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Ah, Big Chuck & Lil’ John on their old King Kong set. It was the same set as their usual Friday night Big Chuck & Lil’ John Show, except Couch Potato Theater was always broadcast Saturday afternoon and was called, you know, Couch Potato Theater. Couch Potato Theater was a bit of a wild-card: sometimes a full-length movie would be shown, other times old Three Stooges shorts or episodes of The Abbott And Costello Show, even skits-only if time was an issue (similar to what the revived Big Chuck & Lil’ John Show is now). In this case, though, old silent short comedies were the day’s subject.

My recording of this almost didn’t happen. At the time, I was a big, big fan of silent comedy films (still am, actually, though not quite as fervent), and trying to catch and tape some of them when they were run as unscheduled-between-programming-filler on WAOH/WAX was a common thing with me. Somehow, though, I missed the TV Guide listing for this episode of Couch Potato Theater, in which several old silent comedies were run over the course of the afternoon. To make matters worse, we had to leave soon because my brother had a basketball game. So, I grabbed the only available tape, cued it up after The Avenger, and hit record. Better than nothing, right?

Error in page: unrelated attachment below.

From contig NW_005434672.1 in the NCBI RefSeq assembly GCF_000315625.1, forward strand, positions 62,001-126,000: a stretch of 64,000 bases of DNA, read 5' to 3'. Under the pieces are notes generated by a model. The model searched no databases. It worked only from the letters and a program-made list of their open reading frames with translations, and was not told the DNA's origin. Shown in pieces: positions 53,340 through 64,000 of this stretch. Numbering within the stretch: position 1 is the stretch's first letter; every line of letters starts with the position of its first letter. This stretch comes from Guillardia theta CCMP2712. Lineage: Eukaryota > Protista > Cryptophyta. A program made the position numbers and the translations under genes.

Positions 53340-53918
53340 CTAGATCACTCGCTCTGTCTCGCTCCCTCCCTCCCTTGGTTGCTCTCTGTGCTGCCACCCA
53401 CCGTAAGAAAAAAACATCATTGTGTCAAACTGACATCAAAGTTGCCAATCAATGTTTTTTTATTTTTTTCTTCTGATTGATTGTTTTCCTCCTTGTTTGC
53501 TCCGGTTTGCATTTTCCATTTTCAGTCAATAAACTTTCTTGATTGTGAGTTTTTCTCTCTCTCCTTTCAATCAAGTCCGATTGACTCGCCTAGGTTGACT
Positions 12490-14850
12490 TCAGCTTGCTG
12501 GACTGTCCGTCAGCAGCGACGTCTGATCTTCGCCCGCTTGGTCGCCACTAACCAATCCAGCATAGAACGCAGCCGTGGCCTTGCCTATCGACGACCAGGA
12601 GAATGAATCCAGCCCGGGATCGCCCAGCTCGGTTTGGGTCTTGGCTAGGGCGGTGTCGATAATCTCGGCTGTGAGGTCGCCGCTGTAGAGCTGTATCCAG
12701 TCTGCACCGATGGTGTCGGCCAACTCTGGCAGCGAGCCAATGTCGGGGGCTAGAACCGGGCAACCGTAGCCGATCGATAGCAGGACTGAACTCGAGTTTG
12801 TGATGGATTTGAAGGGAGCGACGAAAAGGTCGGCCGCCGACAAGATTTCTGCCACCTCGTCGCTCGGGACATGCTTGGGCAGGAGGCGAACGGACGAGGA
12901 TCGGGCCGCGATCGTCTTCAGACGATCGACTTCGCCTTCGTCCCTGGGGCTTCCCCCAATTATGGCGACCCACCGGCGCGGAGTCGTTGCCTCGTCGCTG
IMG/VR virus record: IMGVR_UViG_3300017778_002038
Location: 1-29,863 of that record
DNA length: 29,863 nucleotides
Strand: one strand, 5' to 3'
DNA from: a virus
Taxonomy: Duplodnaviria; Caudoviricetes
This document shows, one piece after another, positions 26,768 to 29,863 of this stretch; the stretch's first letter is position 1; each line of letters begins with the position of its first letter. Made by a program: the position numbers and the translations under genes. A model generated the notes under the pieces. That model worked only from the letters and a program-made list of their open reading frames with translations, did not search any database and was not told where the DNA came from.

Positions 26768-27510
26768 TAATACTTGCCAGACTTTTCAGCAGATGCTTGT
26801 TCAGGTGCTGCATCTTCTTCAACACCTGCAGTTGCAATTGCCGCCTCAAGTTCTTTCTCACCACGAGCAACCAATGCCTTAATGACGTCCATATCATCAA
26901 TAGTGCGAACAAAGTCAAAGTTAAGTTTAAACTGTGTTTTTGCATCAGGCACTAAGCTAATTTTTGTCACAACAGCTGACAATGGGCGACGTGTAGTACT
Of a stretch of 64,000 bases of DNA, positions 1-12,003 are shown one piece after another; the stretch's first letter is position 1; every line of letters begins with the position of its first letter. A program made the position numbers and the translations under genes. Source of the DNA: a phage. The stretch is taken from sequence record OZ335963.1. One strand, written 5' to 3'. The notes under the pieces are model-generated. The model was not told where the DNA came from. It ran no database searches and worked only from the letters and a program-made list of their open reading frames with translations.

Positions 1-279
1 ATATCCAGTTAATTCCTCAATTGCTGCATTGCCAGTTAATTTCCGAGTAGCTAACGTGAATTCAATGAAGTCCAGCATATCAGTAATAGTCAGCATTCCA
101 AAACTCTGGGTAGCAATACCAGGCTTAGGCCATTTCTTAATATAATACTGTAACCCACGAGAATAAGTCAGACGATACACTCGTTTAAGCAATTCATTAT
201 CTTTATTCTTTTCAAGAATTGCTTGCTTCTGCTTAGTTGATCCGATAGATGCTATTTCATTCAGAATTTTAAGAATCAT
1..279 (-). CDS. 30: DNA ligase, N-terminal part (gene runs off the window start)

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I began taping in the middle of some Keystone film, the title of which I no longer remember, but was able to capture the entire last subject of the day: Charlie Chaplin’s The Champion, a 1915 Essanay film, which was from the period when Chaplin’s movies started to get really good. From how I understand it, this particular short has been the subject of much editing and whatnot over the years, but the version Big Chuck & LIl’ John ran was the Blackhawk Films print, apparently one of the better ones. Certainly lengthier, if nothing else.

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The Champion, as the name and screenshots kinda sorta show, detail Chaplin’s Little Tramp character becoming a boxer. The subject of boxing is one I’ve always liked (having grown up on the Rocky movies), and the addition of an English Bulldog is always a plus, so yeah, I like this short. I’m sure I have many of them on cheap, public domain DVDs, but I’m not as familiar with Chaplin’s Essanay films as I am with his Mutual work, which I consider my favorite of his.